"Big volume of gas is (ready for delivery) near the Pakistan border," Zanganeh was quoted as saying Sunday by SHANA, oil ministry news service, Xinhua reported.
Pakistan should build its own section of the pipeline, he said, adding that "in case Pakistan takes action to construct the pipeline on its soil, the project will be completed" and Iran's gas will flow into the neighbouring country.
Zanganeh said on Oct 30, Iran was not hopeful of exporting its natural gas to the Pakistan "because the conditions set by the Pakistani government has made export of Iranian gas to Pakistan unlikely."
The minister was alluding to the earlier reports which said that Iran's neighbour has asked the Islamic republic to finance the gas pipeline to be built on Pakistan soil.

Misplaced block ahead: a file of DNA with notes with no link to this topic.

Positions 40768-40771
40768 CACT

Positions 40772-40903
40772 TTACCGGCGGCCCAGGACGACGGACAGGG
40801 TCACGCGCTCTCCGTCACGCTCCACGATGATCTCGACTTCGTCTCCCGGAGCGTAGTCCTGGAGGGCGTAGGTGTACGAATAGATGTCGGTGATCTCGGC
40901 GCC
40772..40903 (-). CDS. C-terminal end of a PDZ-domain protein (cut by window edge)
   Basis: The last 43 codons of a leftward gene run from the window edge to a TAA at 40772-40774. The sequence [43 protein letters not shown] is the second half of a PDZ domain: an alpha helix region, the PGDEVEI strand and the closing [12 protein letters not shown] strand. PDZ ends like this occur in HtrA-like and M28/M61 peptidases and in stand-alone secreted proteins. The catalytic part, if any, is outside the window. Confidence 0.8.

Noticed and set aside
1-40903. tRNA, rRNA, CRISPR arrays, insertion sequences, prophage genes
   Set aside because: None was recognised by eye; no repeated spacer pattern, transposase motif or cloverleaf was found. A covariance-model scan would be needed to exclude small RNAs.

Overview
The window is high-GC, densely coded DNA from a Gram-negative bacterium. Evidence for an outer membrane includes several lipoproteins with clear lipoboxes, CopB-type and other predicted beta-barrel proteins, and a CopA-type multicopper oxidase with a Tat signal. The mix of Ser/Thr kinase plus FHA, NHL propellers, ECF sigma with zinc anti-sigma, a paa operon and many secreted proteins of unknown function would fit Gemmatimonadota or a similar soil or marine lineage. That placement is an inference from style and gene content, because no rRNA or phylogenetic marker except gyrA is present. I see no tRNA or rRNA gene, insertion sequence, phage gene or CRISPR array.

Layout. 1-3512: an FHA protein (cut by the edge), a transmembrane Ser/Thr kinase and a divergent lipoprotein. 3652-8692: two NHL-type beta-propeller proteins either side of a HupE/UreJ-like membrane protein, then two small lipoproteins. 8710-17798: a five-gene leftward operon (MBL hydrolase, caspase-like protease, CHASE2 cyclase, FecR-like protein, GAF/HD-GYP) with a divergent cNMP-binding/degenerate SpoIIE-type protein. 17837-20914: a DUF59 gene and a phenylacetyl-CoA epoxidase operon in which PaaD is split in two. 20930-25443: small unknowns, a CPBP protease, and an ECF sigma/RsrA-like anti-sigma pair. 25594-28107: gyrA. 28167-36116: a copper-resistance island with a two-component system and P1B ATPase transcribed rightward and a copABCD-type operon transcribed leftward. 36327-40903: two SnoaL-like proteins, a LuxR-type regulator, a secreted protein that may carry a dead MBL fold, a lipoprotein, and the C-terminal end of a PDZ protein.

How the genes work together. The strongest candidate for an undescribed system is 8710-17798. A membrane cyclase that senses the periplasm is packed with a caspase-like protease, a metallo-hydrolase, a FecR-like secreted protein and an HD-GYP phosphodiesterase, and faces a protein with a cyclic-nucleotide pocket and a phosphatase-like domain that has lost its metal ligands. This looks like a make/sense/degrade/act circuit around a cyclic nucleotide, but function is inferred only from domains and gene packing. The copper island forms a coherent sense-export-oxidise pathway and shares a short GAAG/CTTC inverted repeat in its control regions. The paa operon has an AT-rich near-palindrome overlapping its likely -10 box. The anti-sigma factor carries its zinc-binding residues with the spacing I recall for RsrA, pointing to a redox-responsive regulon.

The reports said Pakistan has asked Iran for financing $2 billion to construct 780 km gas pipeline on its soil.
Pakistan Minister for Petroleum and Natural Resources, Shahid Khaqan Abbasi, said his country insists on implementing the deal with the Iran so that it could import natural gas.
Former president of Iran and Pakistan Mahmoud Ahmadinejad and Asif Ali Zardari respectively, inaugurated the $7.5 billion project in Iran's Chabahar city in March, which was supposed to link Iran's gas pipeline with Pakistan.
The US has threatened sanctions against Pakistan if it presses ahead with the gas pipeline project with Iran.
Iran possesses the second largest gas reserves in the world after Russia. But its gas project developments and exports have been seriously hit by the western sanctions in past years due to its insistence on continuing the controversial nuclear programme.